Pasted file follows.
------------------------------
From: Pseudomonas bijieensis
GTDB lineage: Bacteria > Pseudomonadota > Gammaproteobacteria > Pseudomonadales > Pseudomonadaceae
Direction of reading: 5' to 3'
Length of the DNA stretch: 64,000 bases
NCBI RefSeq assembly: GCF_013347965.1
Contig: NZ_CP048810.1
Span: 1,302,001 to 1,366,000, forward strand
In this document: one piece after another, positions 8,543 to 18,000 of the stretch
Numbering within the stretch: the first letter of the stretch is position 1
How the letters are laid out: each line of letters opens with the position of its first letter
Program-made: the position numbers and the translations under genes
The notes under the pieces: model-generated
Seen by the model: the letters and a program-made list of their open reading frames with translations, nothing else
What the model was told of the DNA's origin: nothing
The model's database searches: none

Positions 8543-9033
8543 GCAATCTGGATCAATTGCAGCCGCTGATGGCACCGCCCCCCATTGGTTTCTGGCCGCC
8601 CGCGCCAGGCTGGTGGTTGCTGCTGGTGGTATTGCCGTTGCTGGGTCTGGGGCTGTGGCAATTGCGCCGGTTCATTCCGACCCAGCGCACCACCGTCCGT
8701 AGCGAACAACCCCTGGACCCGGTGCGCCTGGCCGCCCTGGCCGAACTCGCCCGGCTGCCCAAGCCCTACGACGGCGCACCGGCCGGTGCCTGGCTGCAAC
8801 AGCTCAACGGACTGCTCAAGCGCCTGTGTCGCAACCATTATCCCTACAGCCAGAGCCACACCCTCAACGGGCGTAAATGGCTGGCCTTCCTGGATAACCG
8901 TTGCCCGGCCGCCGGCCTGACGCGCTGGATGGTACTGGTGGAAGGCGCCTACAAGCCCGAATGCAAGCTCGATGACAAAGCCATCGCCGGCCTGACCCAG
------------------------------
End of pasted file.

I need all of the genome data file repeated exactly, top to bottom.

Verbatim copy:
From: Pseudomonas bijieensis
GTDB lineage: Bacteria > Pseudomonadota > Gammaproteobacteria > Pseudomonadales > Pseudomonadaceae
Direction of reading: 5' to 3'
Length of the DNA stretch: 64,000 bases
NCBI RefSeq assembly: GCF_013347965.1
Contig: NZ_CP048810.1
Span: 1,302,001 to 1,366,000, forward strand
In this document: one piece after another, positions 8,543 to 18,000 of the stretch
Numbering within the stretch: the first letter of the stretch is position 1
How the letters are laid out: each line of letters opens with the position of its first letter
Program-made: the position numbers and the translations under genes
The notes under the pieces: model-generated
Seen by the model: the letters and a program-made list of their open reading frames with translations, nothing else
What the model was told of the DNA's origin: nothing
The model's database searches: none

Positions 8543-9033
8543 GCAATCTGGATCAATTGCAGCCGCTGATGGCACCGCCCCCCATTGGTTTCTGGCCGCC
8601 CGCGCCAGGCTGGTGGTTGCTGCTGGTGGTATTGCCGTTGCTGGGTCTGGGGCTGTGGCAATTGCGCCGGTTCATTCCGACCCAGCGCACCACCGTCCGT
8701 AGCGAACAACCCCTGGACCCGGTGCGCCTGGCCGCCCTGGCCGAACTCGCCCGGCTGCCCAAGCCCTACGACGGCGCACCGGCCGGTGCCTGGCTGCAAC
8801 AGCTCAACGGACTGCTCAAGCGCCTGTGTCGCAACCATTATCCCTACAGCCAGAGCCACACCCTCAACGGGCGTAAATGGCTGGCCTTCCTGGATAACCG
8901 TTGCCCGGCCGCCGGCCTGACGCGCTGGATGGTACTGGTGGAAGGCGCCTACAAGCCCGAATGCAAGCTCGATGACAAAGCCATCGCCGGCCTGACCCAG